This essay explores a conception of responsibility at work in moral and criminal responsibility. Our conception draws on work in the compatibilist tradition that focuses on the choices of agents who are reasons-responsive and work in criminal jurisprudence that understands responsibility in terms of the choices of agents who have capacities for practical reason and whose situation affords them the fair opportunity to avoid wrongdoing. Our conception brings together the dimensions of normative competence and situational control, and we factor normative (...)
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  15. The Cognitive Architecture of Imaginative Resistance.Kengo Miyazono & Shen-yi Liao - 2016 - In Amy Kind (ed.), The Routledge Handbook of the Philosophy of Imagination. New York: Routledge. pp. 233-246.
    Where is imagination in imaginative resistance? We seek to answer this question by connecting two ongoing lines of inquiry in different subfields of philosophy. In philosophy of mind, philosophers have been trying to understand imaginative attitudes’ place in cognitive architecture. In aesthetics, philosophers have been trying to understand the phenomenon of imaginative resistance. By connecting these two lines of inquiry, we hope to find mutual illumination of an attitude (or cluster of attitudes) and a phenomenon that have vexed philosophers. (...)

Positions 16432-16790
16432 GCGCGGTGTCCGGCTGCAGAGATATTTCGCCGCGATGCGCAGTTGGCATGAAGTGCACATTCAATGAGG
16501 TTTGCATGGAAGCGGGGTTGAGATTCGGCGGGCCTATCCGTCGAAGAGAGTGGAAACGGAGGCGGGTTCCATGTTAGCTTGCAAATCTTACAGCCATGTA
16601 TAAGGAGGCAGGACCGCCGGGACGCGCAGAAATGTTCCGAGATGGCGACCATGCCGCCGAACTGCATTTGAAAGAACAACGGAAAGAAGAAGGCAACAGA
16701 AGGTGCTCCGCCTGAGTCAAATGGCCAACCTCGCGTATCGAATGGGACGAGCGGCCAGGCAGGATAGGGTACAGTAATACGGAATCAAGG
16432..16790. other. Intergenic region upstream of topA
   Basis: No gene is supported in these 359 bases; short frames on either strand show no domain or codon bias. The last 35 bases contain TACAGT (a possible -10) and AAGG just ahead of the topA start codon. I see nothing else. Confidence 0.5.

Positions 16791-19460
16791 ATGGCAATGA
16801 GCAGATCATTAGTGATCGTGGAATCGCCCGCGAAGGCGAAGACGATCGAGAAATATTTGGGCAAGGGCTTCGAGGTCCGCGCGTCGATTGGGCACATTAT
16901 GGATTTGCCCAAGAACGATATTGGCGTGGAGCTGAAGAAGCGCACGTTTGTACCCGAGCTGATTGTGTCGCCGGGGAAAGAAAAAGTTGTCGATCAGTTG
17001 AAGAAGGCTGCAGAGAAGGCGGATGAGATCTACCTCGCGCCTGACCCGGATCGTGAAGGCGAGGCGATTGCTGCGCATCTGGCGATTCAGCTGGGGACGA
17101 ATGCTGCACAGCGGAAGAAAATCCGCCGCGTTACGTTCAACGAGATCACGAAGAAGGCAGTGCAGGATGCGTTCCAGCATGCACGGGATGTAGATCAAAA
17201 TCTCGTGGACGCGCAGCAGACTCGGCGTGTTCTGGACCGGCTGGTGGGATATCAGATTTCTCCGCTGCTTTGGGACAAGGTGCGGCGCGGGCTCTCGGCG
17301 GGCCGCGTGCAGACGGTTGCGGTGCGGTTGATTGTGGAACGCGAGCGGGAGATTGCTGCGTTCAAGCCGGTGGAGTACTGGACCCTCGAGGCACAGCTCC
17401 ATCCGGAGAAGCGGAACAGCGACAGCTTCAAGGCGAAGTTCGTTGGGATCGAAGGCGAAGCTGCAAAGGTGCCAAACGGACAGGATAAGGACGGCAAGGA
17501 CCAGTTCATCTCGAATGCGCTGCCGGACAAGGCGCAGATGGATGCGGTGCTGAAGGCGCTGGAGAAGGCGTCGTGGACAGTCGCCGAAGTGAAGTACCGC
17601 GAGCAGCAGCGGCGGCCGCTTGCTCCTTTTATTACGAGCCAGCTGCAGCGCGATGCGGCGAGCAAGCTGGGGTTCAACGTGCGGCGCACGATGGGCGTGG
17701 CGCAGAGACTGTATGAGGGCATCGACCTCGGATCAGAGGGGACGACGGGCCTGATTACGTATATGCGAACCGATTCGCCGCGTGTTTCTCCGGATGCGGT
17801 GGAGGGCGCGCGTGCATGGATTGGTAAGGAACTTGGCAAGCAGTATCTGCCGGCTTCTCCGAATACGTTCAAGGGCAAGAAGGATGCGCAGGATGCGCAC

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  16. Architecture and Deconstruction. The Case of Peter Eisenman and Bernard Tschumi.Cezary Wąs - 2015 - Dissertation, University of Wrocław
    Architecture and Deconstruction Case of Peter Eisenman and Bernard Tschumi -/- Introduction Towards deconstruction in architecture Intensive relations between philosophical deconstruction and architecture, which were present in the late 1980s and early 1990s, belong to the past and therefore may be described from a greater than before distance. Within these relations three basic variations can be distinguished: the first one, in which philosophy of deconstruction deals with architectural terms but does not interfere with real architecture, the (...)
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  17. Choice Architecture: Improving Choice While Preserving Liberty?J. S. Blumenthal-Barby - 2013 - In Christian Coons & Michael Weber (eds.), Paternalism. Cambridge University Press.
    The past four decades of research in the social sciences have shed light on two important phenomena. One is that human decision-making is full of predicable errors and biases that often lead individuals to make choices that defeat their own ends (i.e., the bad choice phenomenon), and the other is that individuals’ decisions and behaviors are powerfully shaped by their environment (i.e., the influence phenomenon). Some have argued that it is ethically defensible that the influence phenomenon be utilized to address (...)